Five favorites from seasons past, and one show that's new to BFT.
SEASON TICKETS are still a great bargain at $99, and now you can buy online!
SEASON AUDITIONS are the way to go if you want to be on stage!
September 15-October 1, 2011
THAT CHAMPIONSHIP SEASON
Written by Jason Miller
Directed by Jonathan Goldstein
Five men who won the Pennsylvania state high school basketball championship 20 years ago get together for a reunion at the coach's house. It begins as a happy occasion, but the tensions among them have grown over time. What's happened to the "dream team" after all these years? Who's to blame for the way their lives have turned out? Winner of the Pulitzer Prize for Drama and the Tony Award for Best Play in 1973, this play was originally brought to the BFT stage in 1979 to great acclaim.
November 3–19, 2011
Written by Molly Newman and Barbara Damashek,
lyrics and music by Barbara Damashek
Directed by Sandra Taylor
A series of short tales matched with musical numbers, the stories in Quilters present aspects of womanhood in frontier life—girlhood, marriage, childbirth, spinsterhood, twisters, fire, illness, and death. Each woman’s story unfolds, literally, from a piece of quilting work whose design reflects her experiences. By the play’s end, these story panels combine to make one huge quilt that the characters raise high as the flag of pioneer womanhood. Nominated for six Tony Awards in 1984, this production was first performed at BFT in 1987, directed by Sandra Taylor.
January 12–28, 2012
Written by Gina Gionfriddo
Directed by Mel Christian
In Becky Shaw, a newlywed couple fixes up two romantically challenged people: wife's best friend, meet husband's sexy and strange new co-worker. When an evening calculated to bring happiness takes a dark turn, crisis and comedy ensue. Gina Gionfriddo’s comedy of bad manners, a tangled tale of love, sex and ethics among a quartet of men and women in their 30s, is as engrossing as it is ferociously funny, like a big box of fireworks fizzing and crackling across the stage from its first moments to its last. Penned by one of the writers for TV’s Law and Order, Becky Shaw is a Pulitzer Prize-nominated new play, in keeping with our continuing effort to bring new theatre to Birmingham!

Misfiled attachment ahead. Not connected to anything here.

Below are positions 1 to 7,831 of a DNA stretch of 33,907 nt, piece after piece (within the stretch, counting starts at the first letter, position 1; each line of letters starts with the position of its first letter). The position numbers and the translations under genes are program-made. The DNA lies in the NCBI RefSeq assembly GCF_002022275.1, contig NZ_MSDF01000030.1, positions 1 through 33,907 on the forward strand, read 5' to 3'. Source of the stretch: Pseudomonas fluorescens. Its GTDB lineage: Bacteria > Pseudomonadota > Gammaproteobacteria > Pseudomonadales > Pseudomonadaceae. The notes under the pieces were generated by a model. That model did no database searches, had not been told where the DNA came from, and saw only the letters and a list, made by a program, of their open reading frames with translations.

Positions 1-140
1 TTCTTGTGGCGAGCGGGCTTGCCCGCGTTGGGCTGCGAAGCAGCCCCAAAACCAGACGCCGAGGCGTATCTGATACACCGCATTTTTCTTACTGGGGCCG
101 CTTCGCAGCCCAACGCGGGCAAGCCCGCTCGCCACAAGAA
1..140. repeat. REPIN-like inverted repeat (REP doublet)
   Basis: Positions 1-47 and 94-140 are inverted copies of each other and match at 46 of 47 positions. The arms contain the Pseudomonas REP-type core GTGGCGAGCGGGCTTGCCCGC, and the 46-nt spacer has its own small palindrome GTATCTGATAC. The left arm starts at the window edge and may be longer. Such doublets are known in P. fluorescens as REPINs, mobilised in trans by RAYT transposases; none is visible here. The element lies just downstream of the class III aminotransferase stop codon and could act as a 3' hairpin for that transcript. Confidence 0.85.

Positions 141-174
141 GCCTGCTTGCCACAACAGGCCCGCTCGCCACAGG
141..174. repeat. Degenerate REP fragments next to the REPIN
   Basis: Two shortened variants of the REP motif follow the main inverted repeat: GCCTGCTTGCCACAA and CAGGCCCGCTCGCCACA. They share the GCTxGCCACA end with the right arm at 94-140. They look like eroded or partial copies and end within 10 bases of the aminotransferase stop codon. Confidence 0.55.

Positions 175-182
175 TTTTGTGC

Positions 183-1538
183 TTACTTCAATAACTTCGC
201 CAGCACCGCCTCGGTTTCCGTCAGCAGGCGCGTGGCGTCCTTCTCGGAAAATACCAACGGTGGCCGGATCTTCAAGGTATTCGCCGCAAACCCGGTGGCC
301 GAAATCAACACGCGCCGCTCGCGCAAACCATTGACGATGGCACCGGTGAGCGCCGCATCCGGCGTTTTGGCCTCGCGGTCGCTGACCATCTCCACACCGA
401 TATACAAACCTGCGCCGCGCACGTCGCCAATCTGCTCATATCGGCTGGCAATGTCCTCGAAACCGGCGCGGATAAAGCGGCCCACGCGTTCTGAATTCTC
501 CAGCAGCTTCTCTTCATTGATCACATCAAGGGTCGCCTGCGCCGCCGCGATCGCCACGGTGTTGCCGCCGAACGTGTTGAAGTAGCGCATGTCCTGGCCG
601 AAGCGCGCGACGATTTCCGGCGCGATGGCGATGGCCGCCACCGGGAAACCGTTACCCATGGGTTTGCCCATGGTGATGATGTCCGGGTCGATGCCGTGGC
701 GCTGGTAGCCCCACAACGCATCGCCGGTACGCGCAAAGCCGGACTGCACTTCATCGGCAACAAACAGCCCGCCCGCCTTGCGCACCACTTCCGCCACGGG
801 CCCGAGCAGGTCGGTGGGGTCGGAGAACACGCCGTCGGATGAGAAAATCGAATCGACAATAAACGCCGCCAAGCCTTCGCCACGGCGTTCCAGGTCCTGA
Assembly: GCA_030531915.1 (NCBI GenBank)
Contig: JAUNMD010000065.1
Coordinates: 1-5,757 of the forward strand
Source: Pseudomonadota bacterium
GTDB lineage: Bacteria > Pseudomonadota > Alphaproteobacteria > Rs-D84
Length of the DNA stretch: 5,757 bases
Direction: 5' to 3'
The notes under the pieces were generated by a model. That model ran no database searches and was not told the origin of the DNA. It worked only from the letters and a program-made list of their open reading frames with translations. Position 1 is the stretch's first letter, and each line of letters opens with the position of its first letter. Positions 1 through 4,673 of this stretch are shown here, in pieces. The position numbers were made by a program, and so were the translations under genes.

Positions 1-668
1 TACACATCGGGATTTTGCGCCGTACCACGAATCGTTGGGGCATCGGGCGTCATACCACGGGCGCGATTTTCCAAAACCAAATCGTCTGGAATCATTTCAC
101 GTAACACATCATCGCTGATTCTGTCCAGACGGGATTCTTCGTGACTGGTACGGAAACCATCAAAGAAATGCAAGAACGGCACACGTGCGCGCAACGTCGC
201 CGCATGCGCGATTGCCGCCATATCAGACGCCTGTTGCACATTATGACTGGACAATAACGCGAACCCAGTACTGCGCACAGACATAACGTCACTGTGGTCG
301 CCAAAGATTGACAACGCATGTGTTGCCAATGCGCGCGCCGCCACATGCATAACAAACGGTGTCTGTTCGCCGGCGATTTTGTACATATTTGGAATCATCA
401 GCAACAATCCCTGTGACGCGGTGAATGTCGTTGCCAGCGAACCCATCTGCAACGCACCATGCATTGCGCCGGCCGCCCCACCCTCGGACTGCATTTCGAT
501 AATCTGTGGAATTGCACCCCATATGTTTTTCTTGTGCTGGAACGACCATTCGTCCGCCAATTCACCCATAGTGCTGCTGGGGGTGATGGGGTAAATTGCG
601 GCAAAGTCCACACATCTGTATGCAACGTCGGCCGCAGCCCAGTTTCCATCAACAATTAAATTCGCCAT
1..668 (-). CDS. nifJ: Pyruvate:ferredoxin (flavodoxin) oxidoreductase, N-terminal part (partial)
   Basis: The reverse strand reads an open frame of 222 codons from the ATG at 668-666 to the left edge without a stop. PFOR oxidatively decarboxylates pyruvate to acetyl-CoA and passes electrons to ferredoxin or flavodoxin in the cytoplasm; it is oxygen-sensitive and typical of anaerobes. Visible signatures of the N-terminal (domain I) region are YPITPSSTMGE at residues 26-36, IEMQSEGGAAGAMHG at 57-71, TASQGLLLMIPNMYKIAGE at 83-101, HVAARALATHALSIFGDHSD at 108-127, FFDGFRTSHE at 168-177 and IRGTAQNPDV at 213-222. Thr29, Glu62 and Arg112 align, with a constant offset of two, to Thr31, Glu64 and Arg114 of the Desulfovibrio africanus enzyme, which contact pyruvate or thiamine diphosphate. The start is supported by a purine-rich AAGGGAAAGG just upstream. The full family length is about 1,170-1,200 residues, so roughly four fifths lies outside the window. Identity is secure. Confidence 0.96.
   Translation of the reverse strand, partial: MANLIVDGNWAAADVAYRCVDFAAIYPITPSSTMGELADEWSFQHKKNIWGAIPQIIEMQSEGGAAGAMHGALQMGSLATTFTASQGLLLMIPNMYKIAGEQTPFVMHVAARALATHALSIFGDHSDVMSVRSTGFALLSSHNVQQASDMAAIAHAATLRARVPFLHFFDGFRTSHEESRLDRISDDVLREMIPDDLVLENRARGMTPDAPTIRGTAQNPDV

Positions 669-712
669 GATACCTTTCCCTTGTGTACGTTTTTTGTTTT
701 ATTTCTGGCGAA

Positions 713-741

March 1-17, 2012
Written by Romulus Linney
Directed by Bethe Ensey
Romulus Linney writes a moving and funny account of unsophisticated people in moral and emotional crisis in the Deep South. Nancy Shedman, in an effort to escape the drunken attentions of her husband Coleman, has moved in with a band of Pentecostal snake handlers and fallen in love with their leader, Rev. Obediah Buckhorn. The play blends humor and poignancy as it probes into the circumstances and stories of the various cult members. What happens when Coleman comes to claim his wife? In 1976, BFT was one of the first theatres in the country to stage the play. The Birmingham press hailed Linney as an author to be reckoned with "by every imaginable measuring stick” and the play as "an American gem cut out of the spirit of the mountain people—funny and deeply moving."
April 19–May 5, 2012
Written by Noel Coward
Directed by Ellise Mayor
No Anniversary Season would be complete without a good old-fashioned comedy! And Hay Fever fits the bill. Set in an English country house in the 1920s, the play features the four eccentric members of the Bliss family. Real Housewives of New Jersey has nothing on the over the top antics of the Bliss family and their weekend guests. This early Coward comedy is nothing to sneeze at! "It does not date… it is in the highest mood of fantastic comedy, it is deliciously heartless and therefore deliciously alive and fresh" -The Times. This play was first performed at BFT in 1980.
June 14–30, 2012
THE LAST HOTEL FOR WOMEN
Written by Randy Marsh
Directed by Edward C. Miller
The novel by Vicki Covington was adapted for the stage by her brother Randy Marsh, a playwright and founding member of BFT. Set in Birmingham in 1961, when Freedom Riders were passing through the Deep South, the production centers around a hotel run by Dinah Fraley and her husband. They are visited frequently by the Birmingham Commissioner of Public Safety, Sheriff Bull Connor, a known racist and bigot. Racial tensions run high in this powerful drama that was originally staged in 1996, and closes out our 40th Anniversary Season.